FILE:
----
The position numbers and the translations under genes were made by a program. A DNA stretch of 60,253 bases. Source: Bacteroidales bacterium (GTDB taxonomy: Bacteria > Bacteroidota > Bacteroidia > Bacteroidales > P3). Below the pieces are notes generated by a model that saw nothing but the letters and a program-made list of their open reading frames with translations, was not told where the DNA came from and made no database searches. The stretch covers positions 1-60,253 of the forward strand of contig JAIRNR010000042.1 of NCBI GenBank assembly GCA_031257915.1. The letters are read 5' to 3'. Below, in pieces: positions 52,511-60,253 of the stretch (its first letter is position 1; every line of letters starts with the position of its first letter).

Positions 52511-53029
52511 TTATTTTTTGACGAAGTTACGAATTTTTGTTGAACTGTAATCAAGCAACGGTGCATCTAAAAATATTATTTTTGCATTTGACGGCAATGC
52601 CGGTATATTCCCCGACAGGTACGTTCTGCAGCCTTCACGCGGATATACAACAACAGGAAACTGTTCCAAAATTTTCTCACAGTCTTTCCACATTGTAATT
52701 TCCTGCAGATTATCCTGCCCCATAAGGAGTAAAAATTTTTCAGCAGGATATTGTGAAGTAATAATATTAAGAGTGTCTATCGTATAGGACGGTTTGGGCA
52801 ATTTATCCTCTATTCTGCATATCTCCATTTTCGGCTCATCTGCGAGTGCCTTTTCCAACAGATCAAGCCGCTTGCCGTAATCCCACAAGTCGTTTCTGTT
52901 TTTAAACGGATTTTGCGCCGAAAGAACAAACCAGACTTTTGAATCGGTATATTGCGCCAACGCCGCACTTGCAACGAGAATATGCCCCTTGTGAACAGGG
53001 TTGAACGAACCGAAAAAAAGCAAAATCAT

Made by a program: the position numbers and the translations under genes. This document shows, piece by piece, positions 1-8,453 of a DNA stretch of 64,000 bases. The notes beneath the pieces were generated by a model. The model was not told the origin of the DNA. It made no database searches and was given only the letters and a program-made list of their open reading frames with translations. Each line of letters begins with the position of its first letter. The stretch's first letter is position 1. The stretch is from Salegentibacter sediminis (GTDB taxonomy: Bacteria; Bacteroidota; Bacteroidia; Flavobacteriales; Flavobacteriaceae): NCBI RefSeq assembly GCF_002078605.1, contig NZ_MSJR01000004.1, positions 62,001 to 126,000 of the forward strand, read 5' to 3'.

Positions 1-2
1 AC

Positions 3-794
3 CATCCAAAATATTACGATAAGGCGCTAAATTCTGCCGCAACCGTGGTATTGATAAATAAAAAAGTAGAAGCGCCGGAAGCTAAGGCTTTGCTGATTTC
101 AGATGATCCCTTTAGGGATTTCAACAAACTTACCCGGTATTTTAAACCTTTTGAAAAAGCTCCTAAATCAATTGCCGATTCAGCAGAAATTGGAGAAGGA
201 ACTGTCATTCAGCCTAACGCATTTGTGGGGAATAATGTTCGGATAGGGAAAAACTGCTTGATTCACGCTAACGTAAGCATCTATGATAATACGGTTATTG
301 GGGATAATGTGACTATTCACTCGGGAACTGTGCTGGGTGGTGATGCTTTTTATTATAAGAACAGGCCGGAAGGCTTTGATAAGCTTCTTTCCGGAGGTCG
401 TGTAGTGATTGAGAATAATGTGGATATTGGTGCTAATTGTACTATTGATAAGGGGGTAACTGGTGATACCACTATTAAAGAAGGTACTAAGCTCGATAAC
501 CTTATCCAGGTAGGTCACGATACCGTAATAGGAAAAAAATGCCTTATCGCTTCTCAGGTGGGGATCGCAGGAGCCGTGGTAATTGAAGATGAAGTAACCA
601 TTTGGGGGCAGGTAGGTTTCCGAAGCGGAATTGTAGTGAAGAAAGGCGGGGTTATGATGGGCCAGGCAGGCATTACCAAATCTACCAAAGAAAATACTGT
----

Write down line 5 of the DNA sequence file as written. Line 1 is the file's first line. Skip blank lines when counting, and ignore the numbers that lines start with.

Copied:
52701 TCCTGCAGATTATCCTGCCCCATAAGGAGTAAAAATTTTTCAGCAGGATATTGTGAAGTAATAATATTAAGAGTGTCTATCGTATAGGACGGTTTGGGCA